Then along came the idea of finally trading the car in. I graduated high school, was headed into college, driving a Ford, making decent pay, but not entirely sure what I would want to replace it with at the time. The Dodge Challenger was on the horizon for 2008 and the Magnum was on its way out. Station wagons aren't too popular with the masses anymore and that was eleven years ago! Even today, wagons struggle in the US market but Dodge was the first to try a modern day interpretation of what was once the classic family hauler. In the 80's, wagons were lined with wood trim, cushy plush seats, and of course a failing headliner held in with cheap glue but at least they still had a rear facing third row. My grandfather had one, an Oldsmobile. My cousin and I would spend hours in the back just staring out at the world and drivers looking at us. It was a weird thought now, but funny then.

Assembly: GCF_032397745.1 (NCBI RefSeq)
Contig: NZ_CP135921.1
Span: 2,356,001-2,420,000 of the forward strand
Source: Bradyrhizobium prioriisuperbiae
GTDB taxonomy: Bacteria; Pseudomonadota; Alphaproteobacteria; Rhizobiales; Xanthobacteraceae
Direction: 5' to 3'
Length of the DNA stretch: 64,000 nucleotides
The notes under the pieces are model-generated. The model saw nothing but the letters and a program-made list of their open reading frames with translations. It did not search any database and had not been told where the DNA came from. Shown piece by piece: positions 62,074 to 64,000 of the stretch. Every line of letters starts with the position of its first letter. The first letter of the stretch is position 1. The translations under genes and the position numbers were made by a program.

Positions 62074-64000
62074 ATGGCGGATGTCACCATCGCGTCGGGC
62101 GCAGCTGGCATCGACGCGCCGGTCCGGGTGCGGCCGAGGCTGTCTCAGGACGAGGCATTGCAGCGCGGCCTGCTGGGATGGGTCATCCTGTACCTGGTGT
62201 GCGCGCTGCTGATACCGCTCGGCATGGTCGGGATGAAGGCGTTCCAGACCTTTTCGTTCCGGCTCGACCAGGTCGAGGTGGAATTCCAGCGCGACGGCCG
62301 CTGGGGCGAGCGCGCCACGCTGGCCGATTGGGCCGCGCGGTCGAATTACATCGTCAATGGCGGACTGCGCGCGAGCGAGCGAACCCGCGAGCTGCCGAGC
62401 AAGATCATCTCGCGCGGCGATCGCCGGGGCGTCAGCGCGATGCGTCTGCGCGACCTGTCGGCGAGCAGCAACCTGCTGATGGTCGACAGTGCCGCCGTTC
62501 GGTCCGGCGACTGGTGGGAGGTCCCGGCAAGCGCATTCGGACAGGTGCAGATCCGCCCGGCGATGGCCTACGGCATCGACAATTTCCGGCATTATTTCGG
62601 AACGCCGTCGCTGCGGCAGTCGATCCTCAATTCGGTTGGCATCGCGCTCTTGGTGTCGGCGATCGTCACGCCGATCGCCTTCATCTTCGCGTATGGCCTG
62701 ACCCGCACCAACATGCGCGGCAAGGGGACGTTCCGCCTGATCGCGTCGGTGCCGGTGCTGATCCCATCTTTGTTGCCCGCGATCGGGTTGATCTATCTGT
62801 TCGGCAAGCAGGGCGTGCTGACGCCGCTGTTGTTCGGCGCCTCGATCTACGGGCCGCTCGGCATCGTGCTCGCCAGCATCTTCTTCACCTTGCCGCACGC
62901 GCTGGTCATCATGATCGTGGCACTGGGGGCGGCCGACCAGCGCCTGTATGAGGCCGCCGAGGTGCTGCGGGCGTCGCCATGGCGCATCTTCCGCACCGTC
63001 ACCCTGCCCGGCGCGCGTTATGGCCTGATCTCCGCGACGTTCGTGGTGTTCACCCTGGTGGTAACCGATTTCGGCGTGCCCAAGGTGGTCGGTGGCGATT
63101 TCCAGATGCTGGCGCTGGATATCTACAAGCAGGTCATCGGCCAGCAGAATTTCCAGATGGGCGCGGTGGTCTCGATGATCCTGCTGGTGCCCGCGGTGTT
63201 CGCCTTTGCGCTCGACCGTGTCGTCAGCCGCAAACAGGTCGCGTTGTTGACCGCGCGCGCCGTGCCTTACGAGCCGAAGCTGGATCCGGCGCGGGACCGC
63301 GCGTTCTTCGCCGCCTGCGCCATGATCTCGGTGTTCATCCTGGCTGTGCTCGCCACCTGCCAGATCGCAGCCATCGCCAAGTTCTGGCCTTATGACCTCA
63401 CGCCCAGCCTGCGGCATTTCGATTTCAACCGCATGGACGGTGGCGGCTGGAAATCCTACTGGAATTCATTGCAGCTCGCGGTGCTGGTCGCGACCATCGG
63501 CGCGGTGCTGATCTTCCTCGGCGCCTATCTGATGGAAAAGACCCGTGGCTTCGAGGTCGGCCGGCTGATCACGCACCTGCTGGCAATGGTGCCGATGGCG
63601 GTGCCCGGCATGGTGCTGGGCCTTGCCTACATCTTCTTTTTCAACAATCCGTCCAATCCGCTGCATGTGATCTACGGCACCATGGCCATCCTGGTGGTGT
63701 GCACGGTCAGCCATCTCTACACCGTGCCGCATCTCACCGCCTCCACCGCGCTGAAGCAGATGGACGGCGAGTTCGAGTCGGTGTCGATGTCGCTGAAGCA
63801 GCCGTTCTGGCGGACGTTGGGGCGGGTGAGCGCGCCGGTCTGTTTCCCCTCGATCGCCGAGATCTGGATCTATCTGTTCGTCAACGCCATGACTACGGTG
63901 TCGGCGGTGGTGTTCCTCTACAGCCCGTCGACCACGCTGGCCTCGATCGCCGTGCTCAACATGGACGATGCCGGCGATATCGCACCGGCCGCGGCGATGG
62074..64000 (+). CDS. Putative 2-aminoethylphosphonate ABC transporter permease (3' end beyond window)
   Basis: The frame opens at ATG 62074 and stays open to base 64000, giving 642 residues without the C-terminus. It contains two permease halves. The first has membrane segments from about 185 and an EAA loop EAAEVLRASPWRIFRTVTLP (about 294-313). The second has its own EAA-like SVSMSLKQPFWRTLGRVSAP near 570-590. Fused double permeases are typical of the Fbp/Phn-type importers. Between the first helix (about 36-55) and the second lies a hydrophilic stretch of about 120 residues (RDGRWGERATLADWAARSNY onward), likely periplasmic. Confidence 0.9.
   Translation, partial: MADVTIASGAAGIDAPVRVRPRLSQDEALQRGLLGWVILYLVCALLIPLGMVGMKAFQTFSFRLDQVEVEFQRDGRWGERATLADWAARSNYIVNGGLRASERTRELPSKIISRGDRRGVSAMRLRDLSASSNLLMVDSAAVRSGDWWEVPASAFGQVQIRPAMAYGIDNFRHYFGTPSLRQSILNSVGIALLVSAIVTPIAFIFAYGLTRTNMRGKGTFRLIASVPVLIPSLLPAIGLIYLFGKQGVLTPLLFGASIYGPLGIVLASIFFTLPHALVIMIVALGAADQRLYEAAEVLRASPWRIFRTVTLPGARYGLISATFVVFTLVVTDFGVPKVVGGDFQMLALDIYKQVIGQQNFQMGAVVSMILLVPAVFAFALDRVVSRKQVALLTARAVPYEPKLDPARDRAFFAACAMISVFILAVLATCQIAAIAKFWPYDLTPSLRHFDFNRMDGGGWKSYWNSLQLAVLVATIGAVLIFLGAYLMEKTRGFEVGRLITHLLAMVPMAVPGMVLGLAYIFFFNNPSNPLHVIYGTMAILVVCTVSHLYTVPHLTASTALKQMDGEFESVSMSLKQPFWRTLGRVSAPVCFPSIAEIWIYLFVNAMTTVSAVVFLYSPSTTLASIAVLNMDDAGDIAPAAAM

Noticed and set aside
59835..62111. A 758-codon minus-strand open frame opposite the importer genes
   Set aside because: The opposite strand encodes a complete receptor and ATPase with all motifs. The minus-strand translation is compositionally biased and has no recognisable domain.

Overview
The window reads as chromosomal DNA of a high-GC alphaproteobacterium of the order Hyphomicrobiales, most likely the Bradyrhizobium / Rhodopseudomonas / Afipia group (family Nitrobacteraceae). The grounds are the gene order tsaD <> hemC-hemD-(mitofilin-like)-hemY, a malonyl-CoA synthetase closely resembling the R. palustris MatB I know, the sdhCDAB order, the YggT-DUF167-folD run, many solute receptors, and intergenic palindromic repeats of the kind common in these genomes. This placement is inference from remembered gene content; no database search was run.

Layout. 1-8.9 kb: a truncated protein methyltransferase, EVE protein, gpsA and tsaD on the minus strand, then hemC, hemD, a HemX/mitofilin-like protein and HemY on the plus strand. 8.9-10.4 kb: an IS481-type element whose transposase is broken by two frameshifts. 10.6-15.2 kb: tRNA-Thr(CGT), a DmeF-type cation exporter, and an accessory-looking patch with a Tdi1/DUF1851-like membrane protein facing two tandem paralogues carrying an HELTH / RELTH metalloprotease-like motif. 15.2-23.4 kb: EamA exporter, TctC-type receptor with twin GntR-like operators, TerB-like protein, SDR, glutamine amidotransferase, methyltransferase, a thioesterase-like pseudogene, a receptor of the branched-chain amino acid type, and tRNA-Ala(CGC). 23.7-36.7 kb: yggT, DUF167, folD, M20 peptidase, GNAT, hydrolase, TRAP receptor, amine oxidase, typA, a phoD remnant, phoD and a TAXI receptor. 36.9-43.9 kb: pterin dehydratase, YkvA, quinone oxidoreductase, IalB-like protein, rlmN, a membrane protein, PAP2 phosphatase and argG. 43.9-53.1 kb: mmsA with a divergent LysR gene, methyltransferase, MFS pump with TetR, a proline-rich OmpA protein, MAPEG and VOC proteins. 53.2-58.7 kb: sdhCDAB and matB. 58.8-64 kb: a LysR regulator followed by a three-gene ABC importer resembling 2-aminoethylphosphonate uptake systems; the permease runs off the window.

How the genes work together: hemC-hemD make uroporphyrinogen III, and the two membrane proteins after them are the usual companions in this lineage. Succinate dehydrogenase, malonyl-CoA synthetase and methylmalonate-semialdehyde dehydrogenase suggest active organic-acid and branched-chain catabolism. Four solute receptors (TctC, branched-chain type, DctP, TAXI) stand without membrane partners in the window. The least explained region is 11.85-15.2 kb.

So I started thinking wagons were cool, the Magnum was cool. Ultimately I felt like I had two options. Risk getting a loan somehow, holding onto the Escort another year and ending up with a V6 Challenger or trading the Escort in right now for a Magnum with a V6. Everyone was buying Magnum R/T's in the area like hotcakes but now you can find them with high miles for sale all over. I was okay with the idea of the V6, just not in a Challenger. That to me was sacrilege, sorry. One local dealer had a silver one for sale, full fishbowl (no factory tint), an SE with 35k miles on it. While heading to that dealer after picking up my mom from work, we spotted a black Magnum SXT outside in the lot at the Chrysler dealer on Route 35 which wasn't all that far from my high school ironically. So we walked in, made small talk about the car, about how Mopars at E-town was going on that weekend, trading in the Escort and how I'd been doing photography for a while with the local Viper club. The gave me the keys to the Magnum, not a single piece of paperwork signed, just nothing but keys and a temporary plate and said, "Here you go, have fun this weekend! See you Monday." I never saw the silver car.